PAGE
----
A fishy odor seems to have prejudiced some consumers against eating fish. The TMA is a major odorous compound with strongly fishy odor and is one of the characteristic chemical changes attributed to the spoilage process in fish (Chan et al., 2006). Frank et al. (2009) showed that farmed fish were associated with higher fishy odor, but wild fish with higher prawn odor. The present study also found that farmed large yellow croaker had higher TMA content than wild fish. Muscle TMA is mainly produced from bacterial reduction of TMAO when fish died (Bystedt et al., 1959). The TMAO is chemically similar to methyl donors such as choline, betaine, and S-adenosyl methionine, which are taste active compounds. In the present study, farmed large yellow croaker had lower TMAO content than wild fish. The reason could be that TMAO involved in osmotic regulation of marine teleosts (Raymond, 1994) and wild large yellow croaker needed higher TMAO content to adapt different water environment by osmotic regulation. However, higher TMA content was found in farmed fish, which could be related with higher degraded speed of TMAO, because farmed fish had higher lipid and its oxidative degradation products.
Generally, consumers in China think that wild large yellow croaker is delicious in taste. Based on the difference in taste-related indices between wild and farmed large yellow croaker, in the present study, delicious taste could be related with IMP, TMAO, free amino acid and mineral contents. The IMP is the best known major umami substances acting on a fifth taste system of human with glutamic acid (McCabe and Rolls, 2007). Wild large yellow croaker had higher muscle IMP concentration than farmed fish. After fish death, enzymatic degradation of ATP-ADPAMP-IMP-Ino-Hx was found in fish muscle. More than 90% of the nucleotides in fish muscle are purine derivatives resulting from catabolism of ATP (Mørkøre et al., 2010). In the present study, wild fish muscle also had higher ATP, ADP and AMP concentration, but no difference was found in Ino and Hx concentrations. The result showed that higher IMP concentration in wild large yellow croaker was related with higher IMP precursor concentration. Besides, K value and Ki value are important indicators to fish freshness (Hamada-Sato et al., 2005). Wild large yellow croaker with lower K value and Ki value had higher freshness than farmed fish. Free amino acids such as glutamic acid (Glu), aspartic acid (Asp), alanine (Ala) and glycine (Gly) have important flavor characteristics (Sarma et al., 2013). In the present study, feed-farmed fish had the highest delicious amino acid concentrations (sum of Glu, Asp, Ala and Gly concentration) in muscle. It was indicated that fish taste could be improved by feeding compound feeds. The result was similar with previous study for large yellow croaker (Li et al., 2017). The differences in the free amino acid profile between wild and farmed fish could be related to type of diet or temperautre (Fuentes et al., 2010). Minerals are important constituents of fish flesh because of their nutritive value, safety consideration and their contribution to taste (Haard, 1992). In the present study, wild large yellow croaker had higher mineral concentrations (e.g., Ca, Na, and Mn) than the farmed. The variations of fish muscle mineral concentrations between wild and farmed fish were also found in other studies (González et al., 2006; Grigorakis, 2007; O'Neill et al., 2015). The reason could be related with differences in environment conditions and diet between farmed and wild fish.5 CONCLUSION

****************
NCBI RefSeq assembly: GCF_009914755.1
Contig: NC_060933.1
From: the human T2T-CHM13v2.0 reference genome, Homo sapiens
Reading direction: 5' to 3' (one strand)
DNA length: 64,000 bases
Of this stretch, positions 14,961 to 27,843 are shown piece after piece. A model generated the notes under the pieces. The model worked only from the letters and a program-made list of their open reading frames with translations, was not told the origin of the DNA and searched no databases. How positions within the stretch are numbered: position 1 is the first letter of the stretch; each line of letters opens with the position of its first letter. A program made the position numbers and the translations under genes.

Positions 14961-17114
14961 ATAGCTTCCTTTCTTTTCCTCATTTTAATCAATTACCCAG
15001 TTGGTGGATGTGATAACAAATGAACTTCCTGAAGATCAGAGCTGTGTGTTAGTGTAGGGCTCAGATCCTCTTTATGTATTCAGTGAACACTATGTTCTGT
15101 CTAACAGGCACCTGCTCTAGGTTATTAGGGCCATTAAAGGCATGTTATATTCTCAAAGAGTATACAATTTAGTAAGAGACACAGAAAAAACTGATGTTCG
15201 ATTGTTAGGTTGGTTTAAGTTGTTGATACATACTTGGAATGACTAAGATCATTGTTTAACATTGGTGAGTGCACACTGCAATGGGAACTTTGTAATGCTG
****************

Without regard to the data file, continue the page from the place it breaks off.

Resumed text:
There were significant differences between wild and farmed large yellow croaker in morphology, color, texture, odor and taste aspects, etc. Based on the results of the quality indices and principle component analysis, it was showed that the farmed large yellow croaker had fatty body shape, whiter skin or muscle color, tender muscle, higher fishy odor or volatile intensity and lower delicious taste. These descriptive characters could be quantitatively estimated by the following quality indices: (1) condition factor in morphology aspect, (2) lightness (L*) and yellowness (b*) values of skin as well as lightness (L*) and redness (a*) values of muscle in color aspect, (3) hardness (TPA), contents of alkalinesoluble/alkaline-insoluble/total hydroxyproline, pyridinoline crosslink, water/salt soluble protein, total protein, lipid and moisture in flesh texture aspect, (4) muscle pH, volatile aromas compounds and concentration as well as trimethylamine content in odor aspect, (5) concentrations of inosine-5′- monophosphate, free amino acid, trimethylamine oxide, minerals as well as K/Ki value in taste aspect. In addition, compared with feeding trash fish, feeding compound feeds could improve the body shape, skin color, flesh texture and fish taste of large yellow croaker. With the principle component analysis and the cluster analysis, we preliminarily established the system to evaluate the organoleptic quality of farmed large yellow croaker. These basic data could contribute to the distinction of different kinds of large yellow croaker for consumers and the further study of improving farmed fish quality.6 DATA AVAILABILITY STATEMENT
The datasets generated and/or analyzed during the current study available from the corresponding author on reasonable request.